Inclusion/Exclusion Criteria

Data on patients ≥18 years of age, who had undergone surgery on the colon or rectum and with colon or rectal anastomosis, were included in the study. All eligible patients underwent colorectal surgery, first performed during the study period. The surgeries considered for inclusion were colectomy, hemicolectomy, or rectum resection, and were identified by International Classification of Diseases, version 9 (ICD-9) procedure codes, Current Procedural Terminology (CPT) codes, and Perspective Standard Charge Master codes. Excluded from the study were patients who were under 18 years of age, admitted for trauma-related diagnoses, had an LOS of 0 during the timeframe under study, and patients with a missing index colorectal surgery day. Also excluded were patients with a protective ostomy, i.e., an ostomy as part of the index procedure.

Outcome Measures

The primary objectives of this study were to examine the incidence of anastomotic leaks following colorectal surgery and to evaluate the associated clinical and economic burden. Anastomotic leaks were defined by re-operation, re-anastomosis, stent, colostomy, drainage, and/or abscess within a 30-day window following colorectal surgery, and were identified by ICD-9 procedure codes, CPT codes, and Perspective Standard Charge Master codes. These re-intervention codes were selected because they are specific or suggestive of procedures surgeons would follow when faced with a clinically apparent anastomotic leak.

The total costs of hospitalization, including re-admission (if applicable), and by-department costs, were recorded and analyzed. The cost variable we chose represented the actual cost to treat the patient and included all supplies, labor, and depreciation of equipment. The cost was calculated by adding the variable costs (direct) and the fixed costs (overhead) in the Premier Perspective™ database. In addition, data were analyzed on in-hospital mortality (hospitalization and re-admission, individually and combined) and postoperative infection during hospitalization. The definitions used for postoperative infection were based on ICD-9 codes 998.5X and 998.6X, and on nonprophylactic antibiotic usage as a proxy for postoperative infections, defined as postoperative exposure to the predefined antimicrobial drugs ≥2 days after surgery and with treatment duration ≥7 days.12 Data on discharge status were recorded, including whether patients were discharged to their home, a skilled nursing facility, other institutions, or to a short-term general hospital; unknown reasons and patients’ death were also recorded within the discharge data. Data concerning hospital LOS and re-admission within 30 days after discharge were recorded individually and combined.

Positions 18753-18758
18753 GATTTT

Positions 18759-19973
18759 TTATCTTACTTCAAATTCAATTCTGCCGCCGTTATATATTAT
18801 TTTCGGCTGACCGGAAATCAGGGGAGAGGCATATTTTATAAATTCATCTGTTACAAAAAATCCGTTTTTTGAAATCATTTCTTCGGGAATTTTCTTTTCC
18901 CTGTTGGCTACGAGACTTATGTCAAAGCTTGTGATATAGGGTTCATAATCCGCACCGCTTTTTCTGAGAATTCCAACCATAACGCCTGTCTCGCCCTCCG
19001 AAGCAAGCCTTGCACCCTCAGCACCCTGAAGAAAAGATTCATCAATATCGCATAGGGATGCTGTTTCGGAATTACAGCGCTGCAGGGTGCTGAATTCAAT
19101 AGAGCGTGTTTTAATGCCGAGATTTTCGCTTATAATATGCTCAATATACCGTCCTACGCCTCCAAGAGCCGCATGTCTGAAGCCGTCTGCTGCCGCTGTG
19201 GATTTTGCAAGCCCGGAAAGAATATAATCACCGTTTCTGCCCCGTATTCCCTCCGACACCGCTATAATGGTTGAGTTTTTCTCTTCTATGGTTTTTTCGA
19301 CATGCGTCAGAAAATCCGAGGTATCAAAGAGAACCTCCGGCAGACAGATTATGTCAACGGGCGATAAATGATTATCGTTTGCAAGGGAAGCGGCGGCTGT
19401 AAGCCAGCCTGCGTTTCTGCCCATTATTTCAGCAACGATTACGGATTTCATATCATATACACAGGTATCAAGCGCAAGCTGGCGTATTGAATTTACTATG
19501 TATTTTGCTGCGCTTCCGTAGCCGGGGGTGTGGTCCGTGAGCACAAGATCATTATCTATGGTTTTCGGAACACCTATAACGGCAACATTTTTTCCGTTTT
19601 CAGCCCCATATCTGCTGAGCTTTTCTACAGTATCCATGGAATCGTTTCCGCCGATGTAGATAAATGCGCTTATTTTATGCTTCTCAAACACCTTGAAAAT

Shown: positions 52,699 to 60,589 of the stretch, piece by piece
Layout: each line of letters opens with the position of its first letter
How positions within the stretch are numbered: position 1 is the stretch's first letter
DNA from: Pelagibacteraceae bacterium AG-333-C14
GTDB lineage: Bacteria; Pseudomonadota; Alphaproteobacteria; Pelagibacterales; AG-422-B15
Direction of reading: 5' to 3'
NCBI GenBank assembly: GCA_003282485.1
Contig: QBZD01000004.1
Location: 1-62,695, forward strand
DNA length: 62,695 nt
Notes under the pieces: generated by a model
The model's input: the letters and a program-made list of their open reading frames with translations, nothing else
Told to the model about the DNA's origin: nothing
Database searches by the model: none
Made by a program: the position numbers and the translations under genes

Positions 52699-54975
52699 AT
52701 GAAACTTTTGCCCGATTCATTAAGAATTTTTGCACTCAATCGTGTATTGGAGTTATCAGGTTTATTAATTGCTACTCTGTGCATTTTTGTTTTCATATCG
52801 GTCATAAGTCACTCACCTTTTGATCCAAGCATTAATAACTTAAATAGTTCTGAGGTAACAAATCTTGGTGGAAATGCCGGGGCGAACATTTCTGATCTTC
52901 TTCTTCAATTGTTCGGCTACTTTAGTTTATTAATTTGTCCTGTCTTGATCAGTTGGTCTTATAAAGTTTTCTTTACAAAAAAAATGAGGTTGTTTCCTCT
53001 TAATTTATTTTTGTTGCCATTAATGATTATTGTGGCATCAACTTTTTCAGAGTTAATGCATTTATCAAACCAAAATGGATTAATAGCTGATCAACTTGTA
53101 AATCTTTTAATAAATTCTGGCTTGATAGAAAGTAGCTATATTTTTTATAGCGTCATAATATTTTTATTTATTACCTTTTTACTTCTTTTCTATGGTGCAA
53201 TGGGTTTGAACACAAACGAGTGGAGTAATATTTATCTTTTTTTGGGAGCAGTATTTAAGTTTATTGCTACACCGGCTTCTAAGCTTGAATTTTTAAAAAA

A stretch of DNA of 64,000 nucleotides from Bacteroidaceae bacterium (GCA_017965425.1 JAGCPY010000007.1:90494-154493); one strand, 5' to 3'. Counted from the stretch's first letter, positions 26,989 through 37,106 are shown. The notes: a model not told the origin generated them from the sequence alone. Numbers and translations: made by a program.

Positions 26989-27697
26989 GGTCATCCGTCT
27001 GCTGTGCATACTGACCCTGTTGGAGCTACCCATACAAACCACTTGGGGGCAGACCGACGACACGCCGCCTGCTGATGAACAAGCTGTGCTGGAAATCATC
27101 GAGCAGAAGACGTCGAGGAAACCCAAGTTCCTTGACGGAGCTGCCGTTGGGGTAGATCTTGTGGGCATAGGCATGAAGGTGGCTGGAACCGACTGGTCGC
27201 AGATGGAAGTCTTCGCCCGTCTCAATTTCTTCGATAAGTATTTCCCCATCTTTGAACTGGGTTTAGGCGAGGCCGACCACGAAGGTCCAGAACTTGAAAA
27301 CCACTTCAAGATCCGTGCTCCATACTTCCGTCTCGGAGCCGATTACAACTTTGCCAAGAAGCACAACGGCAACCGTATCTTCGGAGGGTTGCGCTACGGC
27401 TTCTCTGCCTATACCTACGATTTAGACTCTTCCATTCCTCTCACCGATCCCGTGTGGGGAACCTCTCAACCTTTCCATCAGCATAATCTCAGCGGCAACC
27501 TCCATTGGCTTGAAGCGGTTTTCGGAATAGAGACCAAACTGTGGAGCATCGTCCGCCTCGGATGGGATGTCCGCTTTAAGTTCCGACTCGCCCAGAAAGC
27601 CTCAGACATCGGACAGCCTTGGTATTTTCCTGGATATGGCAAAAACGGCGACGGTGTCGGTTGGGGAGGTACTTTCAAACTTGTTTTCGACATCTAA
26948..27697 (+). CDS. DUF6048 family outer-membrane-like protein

Covariates used for the analysis included anastomotic leaks (as defined previously); age; race; gender; admission type; CCI; type of colorectal index surgery (left colon/sigmoid, right colon, colorectal); APR-DRG severity level; APR-DRG risk of mortality; and hospital region, location, type, and size.

Statistical Analysis

Univariate Analysis

Descriptive analyses were conducted to show the overall incidence of anastomotic leaks among the cohorts, patient baseline demographic and clinical characteristics, and hospital characteristics. Univariate analyses were performed to assess the unadjusted difference in outcomes and covariates between the two groups. Continuous measures (e.g., age) were summarized by mean and standard deviation, and comparisons of the differences in continuous measures between study groups were made using the student t tests. Categorical variables were summarized as proportions of the sample with the characteristic and compared using chi-squared tests between study groups. Comparison of continuous variables without normal distribution (e.g., cost data) was performed using a Wilcoxon–Mann–Whitney nonparametric test.

Propensity Score Matching